The first-quarter results and management teams' commentaries during conference calls with analysts reaffirmed my bullish take on the deepwater drilling market. Alf Thorkildsen, CEO of Seadrill (SDRL), summarized the growth drivers for deepwater drillers during a May 14 conference call:
The high and stable oil price, numerous significant oil and gas discoveries, many of which are in new frontier areas such as East Africa and the Barents Sea, and limited near-term availability of rigs have created a very strong market for ultra-deepwater fleet, with day-rates exceeding $600,000 per day.
How tight is the market for ultra-deepwater rigs? Transocean's (RIG) Deepwater Expedition, which lost a contract because of extended downtime at the end of 2011, secured a two-year fixture at a day-rate of $650,000 from an undisclosed customer.
Thorkildsen discussed this phenomenon during a conference call to discuss first-quarter results:
There are very few rigs available, and sometimes our clients…are concerned [about] getting that capacity. So they would just knock on your door. Normally, we knock on their door. This time, they are knocking on our door and asking [us]…to sit down and have some negotiation. That is kind of the current supply-demand situation. And that is, of course, very positive [for] us.
With customers contacting contract drillers about extending contracts a year or two before they expire, I expect day-rates to remain elevated. Management teams agreed that the market for ultra-deepwater drilling vessels would remain tight through at least 2014, with many arguing that a bevy of new offshore discoveries should ensure that the market will absorb coming capacity additions.
Contract drillers across the board cited accelerating exploration and development of fields offshore West Africa as an indication that this up-cycle would last longer than the prior boom. But several management teams were also bullish on the potential for Petrobras (PBR, PBR.A) to contract additional rigs to support its ambitious production goals. Transocean, for example, predicted that Petrobras would issue a tender for up to two rigs this year, as delayed deliveries from inexperienced domestic shipyards will force Brazil's national oil company into the international market.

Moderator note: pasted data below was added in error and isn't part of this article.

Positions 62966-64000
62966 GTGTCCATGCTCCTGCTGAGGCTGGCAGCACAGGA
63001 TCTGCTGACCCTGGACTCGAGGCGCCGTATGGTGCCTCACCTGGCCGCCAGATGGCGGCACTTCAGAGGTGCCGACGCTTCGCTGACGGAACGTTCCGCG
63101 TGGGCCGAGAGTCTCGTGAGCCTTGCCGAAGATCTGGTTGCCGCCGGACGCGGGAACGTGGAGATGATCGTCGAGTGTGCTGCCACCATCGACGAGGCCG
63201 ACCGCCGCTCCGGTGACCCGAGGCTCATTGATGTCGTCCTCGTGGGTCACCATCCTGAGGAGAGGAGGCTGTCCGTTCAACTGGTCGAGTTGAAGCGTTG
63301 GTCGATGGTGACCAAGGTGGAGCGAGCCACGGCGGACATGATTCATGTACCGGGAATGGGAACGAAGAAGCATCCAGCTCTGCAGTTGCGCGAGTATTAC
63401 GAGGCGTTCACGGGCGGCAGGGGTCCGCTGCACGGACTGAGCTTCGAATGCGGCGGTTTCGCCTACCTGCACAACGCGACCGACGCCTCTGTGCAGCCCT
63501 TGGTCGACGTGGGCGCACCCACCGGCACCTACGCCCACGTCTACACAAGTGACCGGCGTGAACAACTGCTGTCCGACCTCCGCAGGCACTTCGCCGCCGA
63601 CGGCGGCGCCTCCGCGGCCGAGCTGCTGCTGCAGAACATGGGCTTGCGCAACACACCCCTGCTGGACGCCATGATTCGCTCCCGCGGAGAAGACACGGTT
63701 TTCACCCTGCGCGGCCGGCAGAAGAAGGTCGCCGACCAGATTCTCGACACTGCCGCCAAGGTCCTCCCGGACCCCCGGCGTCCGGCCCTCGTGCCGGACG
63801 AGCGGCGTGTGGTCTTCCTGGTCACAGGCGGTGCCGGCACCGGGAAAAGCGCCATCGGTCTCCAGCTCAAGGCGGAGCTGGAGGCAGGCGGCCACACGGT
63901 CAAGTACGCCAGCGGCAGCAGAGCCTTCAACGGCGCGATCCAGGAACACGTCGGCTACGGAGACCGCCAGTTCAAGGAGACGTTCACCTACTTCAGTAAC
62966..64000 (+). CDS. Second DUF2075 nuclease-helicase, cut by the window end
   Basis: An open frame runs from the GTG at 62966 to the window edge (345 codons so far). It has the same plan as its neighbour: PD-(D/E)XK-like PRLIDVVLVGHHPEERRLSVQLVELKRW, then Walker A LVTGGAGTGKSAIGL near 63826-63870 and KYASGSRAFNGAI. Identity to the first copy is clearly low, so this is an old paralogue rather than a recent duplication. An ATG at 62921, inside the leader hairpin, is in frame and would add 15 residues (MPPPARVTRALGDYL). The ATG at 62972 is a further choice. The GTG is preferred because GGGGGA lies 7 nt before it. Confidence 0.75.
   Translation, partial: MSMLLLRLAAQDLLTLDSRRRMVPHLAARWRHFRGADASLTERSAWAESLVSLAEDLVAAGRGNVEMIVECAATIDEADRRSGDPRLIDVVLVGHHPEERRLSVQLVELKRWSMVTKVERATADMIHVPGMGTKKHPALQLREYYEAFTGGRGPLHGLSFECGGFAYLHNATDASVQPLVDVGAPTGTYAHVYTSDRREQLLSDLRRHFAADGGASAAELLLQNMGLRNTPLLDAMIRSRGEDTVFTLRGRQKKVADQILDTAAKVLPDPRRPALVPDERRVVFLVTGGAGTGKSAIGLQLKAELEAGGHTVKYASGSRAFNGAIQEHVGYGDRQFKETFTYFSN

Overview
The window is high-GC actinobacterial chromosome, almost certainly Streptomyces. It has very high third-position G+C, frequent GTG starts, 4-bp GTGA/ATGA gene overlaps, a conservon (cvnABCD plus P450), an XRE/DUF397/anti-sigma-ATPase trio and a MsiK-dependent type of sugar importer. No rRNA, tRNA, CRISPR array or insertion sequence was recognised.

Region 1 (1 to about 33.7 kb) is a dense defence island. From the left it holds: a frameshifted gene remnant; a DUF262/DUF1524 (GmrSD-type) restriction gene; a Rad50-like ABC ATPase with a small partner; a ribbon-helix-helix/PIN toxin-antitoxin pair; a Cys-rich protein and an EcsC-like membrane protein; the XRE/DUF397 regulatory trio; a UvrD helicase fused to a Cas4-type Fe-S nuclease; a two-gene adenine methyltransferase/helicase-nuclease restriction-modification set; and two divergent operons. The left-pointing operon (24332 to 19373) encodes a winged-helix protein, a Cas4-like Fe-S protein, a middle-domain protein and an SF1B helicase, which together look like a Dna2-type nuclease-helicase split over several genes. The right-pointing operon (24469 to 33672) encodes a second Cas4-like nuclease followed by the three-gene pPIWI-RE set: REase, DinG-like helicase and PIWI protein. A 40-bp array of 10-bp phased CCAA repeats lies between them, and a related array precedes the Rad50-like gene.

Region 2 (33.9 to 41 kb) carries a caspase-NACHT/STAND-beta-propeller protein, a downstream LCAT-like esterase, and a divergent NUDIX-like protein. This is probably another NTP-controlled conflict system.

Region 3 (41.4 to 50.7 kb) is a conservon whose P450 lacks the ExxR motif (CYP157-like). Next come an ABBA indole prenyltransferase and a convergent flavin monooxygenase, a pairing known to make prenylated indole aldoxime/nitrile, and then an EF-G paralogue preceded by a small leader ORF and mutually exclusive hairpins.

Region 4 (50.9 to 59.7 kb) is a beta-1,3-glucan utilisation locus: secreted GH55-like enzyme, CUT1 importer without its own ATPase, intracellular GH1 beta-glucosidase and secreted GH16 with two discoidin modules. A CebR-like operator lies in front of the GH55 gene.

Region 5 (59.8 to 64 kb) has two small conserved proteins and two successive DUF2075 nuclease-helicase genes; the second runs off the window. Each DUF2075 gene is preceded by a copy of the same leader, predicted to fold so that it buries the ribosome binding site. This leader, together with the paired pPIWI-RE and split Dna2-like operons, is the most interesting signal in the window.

Diamond Offshore Drilling's CEO Lawrence Dickerson told analysts that he expected this trend to continue in coming years:
[I]t's not going to be easy to build the number of rigs that they're talking about and brand new shipyards in Brazil. They're going to give it a good go. They're intelligent people, but I think that will not transform overnight. And when you look at the size of their geological prospects that they're drilling on, it's going to require active high-efficiency rigs going at it now.
If you wait the period of time then it's going to take to deliver all of these rigs and then get started, you've taken significant cash flow from increased production and kicked it down the road seven to ten years. So, if you do the all the math on that, I think in the foreseeable future that the US guys are not necessarily going to be squeezed out, whether or not Brazil builds rigs locally or continues to contract from the outside.
Meanwhile, resurgent demand and rising day-rates for premium jack-up rigs have also bolstered the industry's growth prospects, though firms with sizable fleets of less-sophisticated models continue to suffer from lower utilization rates. At this stage in the cycle, the bifurcation of the rig market is most evident in the jack-up category, where many lower-specification rigs remain cold-stacked (in storage) and operating units struggle to secure term work.
Contract driller Transocean aims to divest between $500 million and $1 billion worth of lower-specification jack-up rigs over the course of 2012, while Diamond Offshore Drilling's management team has also expressed an interest in divesting some assets if the price is right. Ensco's jack-up fleet had a utilization rate of 84 percent in the first quarter, largely because of cold-stacked units. Management indicated that deals to divest some of these assets are in the works.
Contract drillers continue to benefit from a tight supply-demand balance in key markets, which has filtered down to conventional deepwater rigs and the still-weak midwater segment.
Nevertheless, I continue to favor names with newer fleets. Not only do recently built vessels tend to command higher day-rates than older models-particularly in the deepwater and jack-up segment - but these vessels also require less downtime for maintenance and repair.
Operators with older fleets continue to invest heavily in rig modernization. For example, Transocean in late August 2011 acquired Aker Drilling in an all-cash deal worth $1.46 billion - a 96 percent premium to Aker's market value. The deal netted Transocean two harsh-environment, ultra-deepwater rigs and two new drillships slated for delivery in 2013. Meanwhile, the company continues to divest legacy assets that have fallen out of favor.
I expect deepwater rigs to fetch elevated day-rates in the current supply-demand environment. Meanwhile, the summer soft patch will present investors with an opportunity to buy this growth story at a discount.
Disclosure: I am long SDRL.